why I need explicit static_cast to const reference

Discussion in 'C++' started by Grizlyk, Jan 31, 2007.

  1. Grizlyk

    Grizlyk Guest

    I found, that I must write explicit cast from non-const reference to const
    reference.

    I have a class with member returning non-const reference to itself

    template<class A,class B,class C>
    class X
    {
    public:
    X& my_member(){return *this;}
    };


    And I have a class working with const reference on X<>

    template<class A,class B,class C>
    class Y
    {
    public:
    typedef X<A,B,C> X;

    void work(const X&, const X&);
    };

    And I have a class with typedefs

    template<class A,class B,class C>
    class Z
    {
    public:
    typedef X<A,B,C> X;
    typedef Y<A,B,C> Y;
    };


    When i try to use the classes together

    {
    Z::X x1,x2;
    Z::Y y;

    //error - does not match y.work
    y.work( x1.my_member(), x2.my_member() );

    //ok
    y.work(
    static_cast<const Z::X&>(x1.my_member()),
    static_cast<const Z::X&>(x2.my_member())
    );

    //ok
    y.work( x1, x2 );

    }


    Why "error - does not match y.work"?

    --
    Maksim A Polyanin
    Grizlyk, Jan 31, 2007
    #1
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  2. Grizlyk

    Kai-Uwe Bux Guest

    Grizlyk wrote:

    > I found, that I must write explicit cast from non-const reference to const
    > reference.
    >
    > I have a class with member returning non-const reference to itself
    >
    > template<class A,class B,class C>
    > class X
    > {
    > public:
    > X& my_member(){return *this;}
    > };
    >
    >
    > And I have a class working with const reference on X<>
    >
    > template<class A,class B,class C>
    > class Y
    > {
    > public:
    > typedef X<A,B,C> X;
    >
    > void work(const X&, const X&);
    > };
    >
    > And I have a class with typedefs
    >
    > template<class A,class B,class C>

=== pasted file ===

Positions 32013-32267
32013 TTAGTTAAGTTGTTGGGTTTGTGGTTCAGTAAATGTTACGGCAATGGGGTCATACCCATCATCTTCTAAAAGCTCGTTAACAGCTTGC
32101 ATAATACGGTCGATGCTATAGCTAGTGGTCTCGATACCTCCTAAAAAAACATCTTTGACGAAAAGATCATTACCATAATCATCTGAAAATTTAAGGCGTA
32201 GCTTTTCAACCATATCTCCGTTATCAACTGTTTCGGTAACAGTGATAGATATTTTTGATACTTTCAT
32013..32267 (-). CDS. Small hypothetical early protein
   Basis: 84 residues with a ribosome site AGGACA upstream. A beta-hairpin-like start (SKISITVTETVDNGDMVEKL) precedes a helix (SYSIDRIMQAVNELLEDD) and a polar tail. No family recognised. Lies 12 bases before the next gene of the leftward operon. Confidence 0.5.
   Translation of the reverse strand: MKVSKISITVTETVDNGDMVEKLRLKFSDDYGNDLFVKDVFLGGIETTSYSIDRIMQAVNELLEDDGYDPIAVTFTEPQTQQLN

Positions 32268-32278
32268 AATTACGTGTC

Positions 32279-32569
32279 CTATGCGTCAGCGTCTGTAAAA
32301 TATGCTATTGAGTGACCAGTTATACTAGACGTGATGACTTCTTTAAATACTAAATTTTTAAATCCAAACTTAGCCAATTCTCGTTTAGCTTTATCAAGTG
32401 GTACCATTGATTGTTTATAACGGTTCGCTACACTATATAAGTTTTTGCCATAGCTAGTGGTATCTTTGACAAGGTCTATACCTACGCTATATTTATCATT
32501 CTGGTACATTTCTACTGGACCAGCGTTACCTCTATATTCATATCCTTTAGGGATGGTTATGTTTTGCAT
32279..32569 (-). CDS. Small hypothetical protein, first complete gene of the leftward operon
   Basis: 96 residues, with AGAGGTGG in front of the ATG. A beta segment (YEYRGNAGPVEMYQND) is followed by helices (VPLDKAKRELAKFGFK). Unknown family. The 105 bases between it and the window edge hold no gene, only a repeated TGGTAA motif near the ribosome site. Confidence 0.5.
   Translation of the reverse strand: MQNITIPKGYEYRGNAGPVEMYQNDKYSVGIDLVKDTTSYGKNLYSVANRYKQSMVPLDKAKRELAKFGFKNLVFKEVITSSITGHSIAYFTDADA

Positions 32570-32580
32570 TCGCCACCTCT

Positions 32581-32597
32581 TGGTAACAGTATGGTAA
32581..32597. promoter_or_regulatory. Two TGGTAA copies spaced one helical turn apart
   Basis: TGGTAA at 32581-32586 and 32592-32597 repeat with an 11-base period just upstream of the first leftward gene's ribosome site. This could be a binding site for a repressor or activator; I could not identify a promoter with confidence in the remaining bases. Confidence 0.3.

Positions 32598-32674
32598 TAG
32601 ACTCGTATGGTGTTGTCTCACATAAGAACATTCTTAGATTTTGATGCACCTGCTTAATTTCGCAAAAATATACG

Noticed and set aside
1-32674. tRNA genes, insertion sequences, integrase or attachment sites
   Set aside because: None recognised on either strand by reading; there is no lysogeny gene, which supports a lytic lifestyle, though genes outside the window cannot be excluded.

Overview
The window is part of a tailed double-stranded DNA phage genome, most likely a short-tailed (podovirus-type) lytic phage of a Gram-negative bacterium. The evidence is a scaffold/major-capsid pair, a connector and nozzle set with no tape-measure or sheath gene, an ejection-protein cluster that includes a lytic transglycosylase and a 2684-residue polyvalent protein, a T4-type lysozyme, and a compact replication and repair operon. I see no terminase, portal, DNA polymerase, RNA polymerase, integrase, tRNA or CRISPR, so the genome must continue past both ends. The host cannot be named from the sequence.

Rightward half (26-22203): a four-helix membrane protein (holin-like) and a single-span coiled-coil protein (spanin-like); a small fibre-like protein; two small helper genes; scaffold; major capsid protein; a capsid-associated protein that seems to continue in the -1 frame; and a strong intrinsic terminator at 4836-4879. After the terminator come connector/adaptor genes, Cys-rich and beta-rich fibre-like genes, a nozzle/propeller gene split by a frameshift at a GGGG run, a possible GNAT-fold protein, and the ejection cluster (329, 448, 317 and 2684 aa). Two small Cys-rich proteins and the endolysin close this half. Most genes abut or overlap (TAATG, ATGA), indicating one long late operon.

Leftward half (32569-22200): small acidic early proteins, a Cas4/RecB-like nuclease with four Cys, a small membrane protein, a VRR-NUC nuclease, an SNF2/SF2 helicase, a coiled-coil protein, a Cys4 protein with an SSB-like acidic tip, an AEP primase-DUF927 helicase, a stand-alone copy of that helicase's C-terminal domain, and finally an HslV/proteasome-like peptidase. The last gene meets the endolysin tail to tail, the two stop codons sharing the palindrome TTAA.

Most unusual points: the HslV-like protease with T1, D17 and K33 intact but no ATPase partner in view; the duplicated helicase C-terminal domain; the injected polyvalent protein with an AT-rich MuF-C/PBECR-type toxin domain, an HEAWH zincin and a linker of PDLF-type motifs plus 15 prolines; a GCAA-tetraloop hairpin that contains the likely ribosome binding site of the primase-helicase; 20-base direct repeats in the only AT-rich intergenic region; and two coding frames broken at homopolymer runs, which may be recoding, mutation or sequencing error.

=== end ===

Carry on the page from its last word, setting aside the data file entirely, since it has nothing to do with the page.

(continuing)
> class Z
    > {
    > public:
    > typedef X<A,B,C> X;
    > typedef Y<A,B,C> Y;
    > };
    >
    >
    > When i try to use the classes together
    >
    > {
    > Z::X x1,x2;
    > Z::Y y;
    >
    > //error - does not match y.work
    > y.work( x1.my_member(), x2.my_member() );
    >
    > //ok
    > y.work(
    > static_cast<const Z::X&>(x1.my_member()),
    > static_cast<const Z::X&>(x2.my_member())
    > );
    >
    > //ok
    > y.work( x1, x2 );
    >
    > }
    >
    >
    > Why "error - does not match y.work"?


    I tried to put the pieces you posted together to reproduce the error. But I
    failed; the following compiles fine on my machine:


    template<class A,class B,class C>
    class X
    {
    public:
    X& my_member(){return *this;}
    };
    template<class A,class B,class C>
    class Y
    {
    public:
    typedef X<A,B,C> X;

    void work(const X&, const X&);
    };
    template<class A,class B,class C>
    class Z
    {
    public:
    typedef X<A,B,C> X;
    typedef Y<A,B,C> Y;

    void dummy () {
    X x1,x2;
    Y y;

    y.work( x1.my_member(), x2.my_member() );

    }

    };

    int main ( void ) {}


    Could you provide a small complete program that shows the error?


    Best

    Kai-Uwe Bux
    Kai-Uwe Bux, Jan 31, 2007
    #2
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  3. Grizlyk wrote: